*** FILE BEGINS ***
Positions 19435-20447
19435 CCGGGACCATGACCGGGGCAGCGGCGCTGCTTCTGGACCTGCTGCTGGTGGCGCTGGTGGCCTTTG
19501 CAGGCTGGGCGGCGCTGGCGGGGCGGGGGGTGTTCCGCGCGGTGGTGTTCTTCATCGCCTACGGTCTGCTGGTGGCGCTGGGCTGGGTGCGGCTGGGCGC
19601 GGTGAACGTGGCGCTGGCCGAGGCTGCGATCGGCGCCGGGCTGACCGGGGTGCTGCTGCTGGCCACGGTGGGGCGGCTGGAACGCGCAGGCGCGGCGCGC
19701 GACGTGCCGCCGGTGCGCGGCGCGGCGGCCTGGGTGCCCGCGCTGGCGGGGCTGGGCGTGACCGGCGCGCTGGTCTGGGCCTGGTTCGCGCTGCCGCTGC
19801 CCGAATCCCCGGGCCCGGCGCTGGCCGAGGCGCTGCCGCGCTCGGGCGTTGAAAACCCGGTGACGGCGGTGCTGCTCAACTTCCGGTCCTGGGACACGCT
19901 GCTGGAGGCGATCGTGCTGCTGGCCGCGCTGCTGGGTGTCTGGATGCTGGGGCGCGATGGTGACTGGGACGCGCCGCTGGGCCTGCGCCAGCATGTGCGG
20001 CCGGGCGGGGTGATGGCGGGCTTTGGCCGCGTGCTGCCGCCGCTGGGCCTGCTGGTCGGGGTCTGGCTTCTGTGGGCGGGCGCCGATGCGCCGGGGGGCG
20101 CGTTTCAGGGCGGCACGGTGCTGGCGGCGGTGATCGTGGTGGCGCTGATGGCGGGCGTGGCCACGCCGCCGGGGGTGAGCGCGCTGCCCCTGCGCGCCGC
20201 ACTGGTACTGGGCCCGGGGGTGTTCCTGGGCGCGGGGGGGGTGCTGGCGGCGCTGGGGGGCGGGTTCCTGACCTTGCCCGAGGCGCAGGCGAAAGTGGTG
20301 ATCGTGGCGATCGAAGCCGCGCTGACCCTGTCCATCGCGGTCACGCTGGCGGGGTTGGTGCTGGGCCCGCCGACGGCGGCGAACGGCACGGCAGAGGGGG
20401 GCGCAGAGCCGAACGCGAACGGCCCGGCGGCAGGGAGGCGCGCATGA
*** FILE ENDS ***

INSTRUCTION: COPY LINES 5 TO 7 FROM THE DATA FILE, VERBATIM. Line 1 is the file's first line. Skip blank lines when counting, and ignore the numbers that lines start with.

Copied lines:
19701 GACGTGCCGCCGGTGCGCGGCGCGGCGGCCTGGGTGCCCGCGCTGGCGGGGCTGGGCGTGACCGGCGCGCTGGTCTGGGCCTGGTTCGCGCTGCCGCTGC
19801 CCGAATCCCCGGGCCCGGCGCTGGCCGAGGCGCTGCCGCGCTCGGGCGTTGAAAACCCGGTGACGGCGGTGCTGCTCAACTTCCGGTCCTGGGACACGCT
19901 GCTGGAGGCGATCGTGCTGCTGGCCGCGCTGCTGGGTGTCTGGATGCTGGGGCGCGATGGTGACTGGGACGCGCCGCTGGGCCTGCGCCAGCATGTGCGG